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The Ticker

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You Beto watch out, you Beto not cry: O’ Rourke’s run for 2020 turns heads

crockodile | Flickr

After months of speculation, Beto O’Rourke has announced his intention to run for president in 2020. The former congressman is best known for narrowly losing a surprisingly close 2018 Senate race in Texas to Ted Cruz, in which he quickly garnered national attention as an extremely likable candidate. O’Rourke now joins a seriously overcrowded field of liberal hopefuls who are all vying for the Democratic nomination in an attempt to unseat President Donald Trump.

He already has the distinct advantage of name recognition, which candidates like Pete Buttigieg and Tulsi Gabbard are lacking. Aside from Bernie Sanders and expected candidate Joe Biden, O’Rourke may very well be the most well-known Democrat currently in the race.

He is also a liberal who has a lot of excitement attached to his name. The ability to raise so much money from grassroots donors, become an overnight sensation and nearly evict a Republican senator in Texas are all attributes worth noting. Being able to gain the country’s attention while running as a Democrat in a deeply red state is not something that has happened often, if ever, in politics.

Despite the fact that he ended up losing the race, O’Rourke was able to drive independents and new voters to the polls in support for him.

If he can replicate that feat throughout the United States, then flipping many red states that Trump won in 2016 could be a slam dunk. A proven ability to win in conservative parts of the country is something that very few of the candidates, aside from Buttigieg and arguably Amy Klobuchar from Minnesota, can boast about.

However, there are also several factors working against O’Rourke. He is a three-time Congressman who is mostly known for losing a Senate race. Against Trump, that kind of inexperience doesn’t matter in the slightest, but his résumé does pale in comparison to other Democrats who have held much higher offices for much longer. O’Rourke will have to carry the burden of proving his ability to lead to the public despite barely having done so in his past.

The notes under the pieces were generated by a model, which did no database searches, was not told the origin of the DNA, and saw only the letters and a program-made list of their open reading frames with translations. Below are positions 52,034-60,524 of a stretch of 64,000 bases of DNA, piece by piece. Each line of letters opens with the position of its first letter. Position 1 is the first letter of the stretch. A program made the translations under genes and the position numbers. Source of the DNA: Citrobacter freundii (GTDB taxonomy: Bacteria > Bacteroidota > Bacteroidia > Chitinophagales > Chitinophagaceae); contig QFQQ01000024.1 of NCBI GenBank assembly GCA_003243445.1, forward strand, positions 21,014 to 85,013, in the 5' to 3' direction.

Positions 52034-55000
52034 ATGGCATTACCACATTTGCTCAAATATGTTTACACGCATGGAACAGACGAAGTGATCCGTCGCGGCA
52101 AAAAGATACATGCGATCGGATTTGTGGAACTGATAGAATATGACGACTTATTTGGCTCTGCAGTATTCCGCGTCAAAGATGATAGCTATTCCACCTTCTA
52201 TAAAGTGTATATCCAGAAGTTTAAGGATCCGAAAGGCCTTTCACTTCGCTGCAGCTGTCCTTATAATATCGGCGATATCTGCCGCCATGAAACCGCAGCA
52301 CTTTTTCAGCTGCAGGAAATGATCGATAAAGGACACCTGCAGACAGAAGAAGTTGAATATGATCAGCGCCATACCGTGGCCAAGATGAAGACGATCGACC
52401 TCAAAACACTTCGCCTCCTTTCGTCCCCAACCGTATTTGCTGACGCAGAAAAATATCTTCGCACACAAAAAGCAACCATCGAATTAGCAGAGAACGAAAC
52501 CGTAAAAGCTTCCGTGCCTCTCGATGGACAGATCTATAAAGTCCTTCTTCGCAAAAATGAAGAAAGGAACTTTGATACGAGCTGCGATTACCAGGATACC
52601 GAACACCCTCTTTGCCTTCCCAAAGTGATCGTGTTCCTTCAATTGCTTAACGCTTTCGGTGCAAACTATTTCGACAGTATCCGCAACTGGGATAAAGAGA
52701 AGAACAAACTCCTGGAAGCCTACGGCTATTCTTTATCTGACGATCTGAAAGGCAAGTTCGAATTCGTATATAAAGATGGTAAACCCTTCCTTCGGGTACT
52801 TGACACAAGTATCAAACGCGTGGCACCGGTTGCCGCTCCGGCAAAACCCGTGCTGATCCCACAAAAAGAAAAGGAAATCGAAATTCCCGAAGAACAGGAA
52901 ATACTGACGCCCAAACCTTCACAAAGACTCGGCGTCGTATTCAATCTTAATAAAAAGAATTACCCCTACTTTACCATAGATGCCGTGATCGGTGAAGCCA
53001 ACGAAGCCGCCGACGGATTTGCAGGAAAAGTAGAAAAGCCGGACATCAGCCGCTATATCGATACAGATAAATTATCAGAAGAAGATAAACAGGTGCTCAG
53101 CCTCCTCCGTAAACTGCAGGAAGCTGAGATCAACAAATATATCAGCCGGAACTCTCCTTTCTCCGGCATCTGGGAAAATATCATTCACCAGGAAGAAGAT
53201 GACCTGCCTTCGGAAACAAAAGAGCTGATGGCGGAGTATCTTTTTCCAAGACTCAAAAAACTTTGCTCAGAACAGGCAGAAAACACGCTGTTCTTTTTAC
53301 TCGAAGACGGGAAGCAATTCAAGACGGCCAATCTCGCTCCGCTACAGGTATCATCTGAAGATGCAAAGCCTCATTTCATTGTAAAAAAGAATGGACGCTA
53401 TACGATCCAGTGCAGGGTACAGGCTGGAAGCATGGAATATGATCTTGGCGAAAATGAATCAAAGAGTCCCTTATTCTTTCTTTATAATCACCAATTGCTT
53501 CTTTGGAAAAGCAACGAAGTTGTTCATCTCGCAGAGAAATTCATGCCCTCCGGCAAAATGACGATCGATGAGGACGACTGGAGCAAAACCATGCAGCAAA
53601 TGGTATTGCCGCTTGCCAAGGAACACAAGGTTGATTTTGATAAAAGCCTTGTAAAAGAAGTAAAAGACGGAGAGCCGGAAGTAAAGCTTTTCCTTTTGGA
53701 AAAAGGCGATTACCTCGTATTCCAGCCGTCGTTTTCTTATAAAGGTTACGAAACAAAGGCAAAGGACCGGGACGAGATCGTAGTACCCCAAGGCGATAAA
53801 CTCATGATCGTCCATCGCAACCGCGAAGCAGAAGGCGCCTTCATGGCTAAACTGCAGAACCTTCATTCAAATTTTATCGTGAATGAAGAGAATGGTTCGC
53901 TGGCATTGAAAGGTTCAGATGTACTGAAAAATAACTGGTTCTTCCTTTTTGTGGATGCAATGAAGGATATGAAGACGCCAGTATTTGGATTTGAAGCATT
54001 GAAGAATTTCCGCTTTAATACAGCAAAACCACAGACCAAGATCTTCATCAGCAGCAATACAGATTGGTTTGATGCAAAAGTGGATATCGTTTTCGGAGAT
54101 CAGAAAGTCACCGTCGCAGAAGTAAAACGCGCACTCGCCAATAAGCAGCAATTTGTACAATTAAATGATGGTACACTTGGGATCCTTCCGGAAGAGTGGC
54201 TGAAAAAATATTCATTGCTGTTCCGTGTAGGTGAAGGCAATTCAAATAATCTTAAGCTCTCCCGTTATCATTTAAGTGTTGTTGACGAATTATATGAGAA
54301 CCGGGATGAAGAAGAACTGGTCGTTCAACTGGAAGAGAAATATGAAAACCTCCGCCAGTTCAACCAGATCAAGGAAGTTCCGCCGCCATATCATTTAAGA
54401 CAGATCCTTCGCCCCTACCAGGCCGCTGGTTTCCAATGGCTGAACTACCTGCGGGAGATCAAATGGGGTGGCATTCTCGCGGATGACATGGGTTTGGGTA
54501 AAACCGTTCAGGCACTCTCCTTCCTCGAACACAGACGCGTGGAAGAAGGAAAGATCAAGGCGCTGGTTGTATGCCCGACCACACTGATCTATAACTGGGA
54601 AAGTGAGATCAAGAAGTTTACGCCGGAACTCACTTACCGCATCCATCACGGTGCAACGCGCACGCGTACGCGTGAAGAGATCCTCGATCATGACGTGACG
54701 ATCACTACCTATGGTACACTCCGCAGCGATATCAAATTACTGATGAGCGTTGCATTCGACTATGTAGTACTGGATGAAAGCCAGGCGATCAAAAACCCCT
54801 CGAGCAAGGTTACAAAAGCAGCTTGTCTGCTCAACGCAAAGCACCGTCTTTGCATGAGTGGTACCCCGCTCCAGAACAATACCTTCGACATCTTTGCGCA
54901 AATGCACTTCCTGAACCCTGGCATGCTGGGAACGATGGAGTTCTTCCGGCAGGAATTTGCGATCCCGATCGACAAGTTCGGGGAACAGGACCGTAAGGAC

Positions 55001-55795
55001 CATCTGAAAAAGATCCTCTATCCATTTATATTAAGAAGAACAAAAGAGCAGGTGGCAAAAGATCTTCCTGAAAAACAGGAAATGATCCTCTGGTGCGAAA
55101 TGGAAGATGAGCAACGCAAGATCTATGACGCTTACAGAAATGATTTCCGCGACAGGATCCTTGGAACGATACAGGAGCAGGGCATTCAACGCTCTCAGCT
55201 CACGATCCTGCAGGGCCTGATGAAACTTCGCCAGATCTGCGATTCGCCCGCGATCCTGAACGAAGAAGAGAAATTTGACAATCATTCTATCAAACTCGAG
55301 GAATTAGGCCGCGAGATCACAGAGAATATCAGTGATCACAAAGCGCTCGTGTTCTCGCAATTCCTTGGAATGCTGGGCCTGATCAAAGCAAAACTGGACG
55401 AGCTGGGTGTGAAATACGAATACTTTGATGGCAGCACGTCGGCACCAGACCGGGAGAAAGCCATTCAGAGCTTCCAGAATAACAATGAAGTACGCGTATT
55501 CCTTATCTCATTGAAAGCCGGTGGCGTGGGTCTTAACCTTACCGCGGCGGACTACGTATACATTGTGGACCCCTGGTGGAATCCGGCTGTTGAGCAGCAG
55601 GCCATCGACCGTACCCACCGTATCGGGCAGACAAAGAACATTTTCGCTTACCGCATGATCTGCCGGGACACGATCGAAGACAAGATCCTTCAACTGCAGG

He also entered the game late. Unlike Biden, Sanders and others, no one anticipated O’Rourke running for president at this time last year. It’s unlikely even that he imagined it would be a possibility.

After losing in November of 2018, he had a few months to make his decision and then launched a campaign last week. But he has yet to assemble a national staff and only first visited Iowa this month. This puts him at a distinct disadvantage when compared to the other candidates, who have been planting their seeds in key primary states for months or even years.

O’Rourke is a natural at commanding media attention and social media love, but a closer view at his speeches shows that he has yet to roll out actual policies.

Much like Trump, O’Rourke throws around buzz words and impassioned speeches but has yet to discuss concrete proposals like Sanders and Elizabeth Warren have. There is no defining platform that separates O’Rourke from everyone else and there are few indications as to where he stands on plenty of key issues, other than the obvious fact that he is a liberal — though perhaps not liberal enough, considering the other far-left progressives in the race.

All of these reasons will make it hard for O’Rourke to secure the nomination. It appears that many of his strengths also tend to be his weaknesses. While he may be off to a hot start right now, it seems unlikely that he will be able to surpass experienced, savvy political savants who have been carefully crafting their ideologies.

O’Rourke is about to quickly discover that it’s easier to mount an underdog campaign against a thoroughly disliked Republican senator than it is to secure the presidential nomination against a crowd of very well-liked Democrats.

At best, the former Congressman is an exciting young candidate with a vision for a better future. That describes at least half of the Democratic field. At worst, he is an inexperienced empty vessel who is already late to the fight against shrewder opponents.

There is also an undeniable irony in the fact that a heterosexual white man feels entitled to a job that women and people of color are vying for and have worked harder and longer to get.

O’Rourke may be the most qualified candidate to replace the incumbent — though hopefully without the daily lies and likely criminality created by public opinion and the media.

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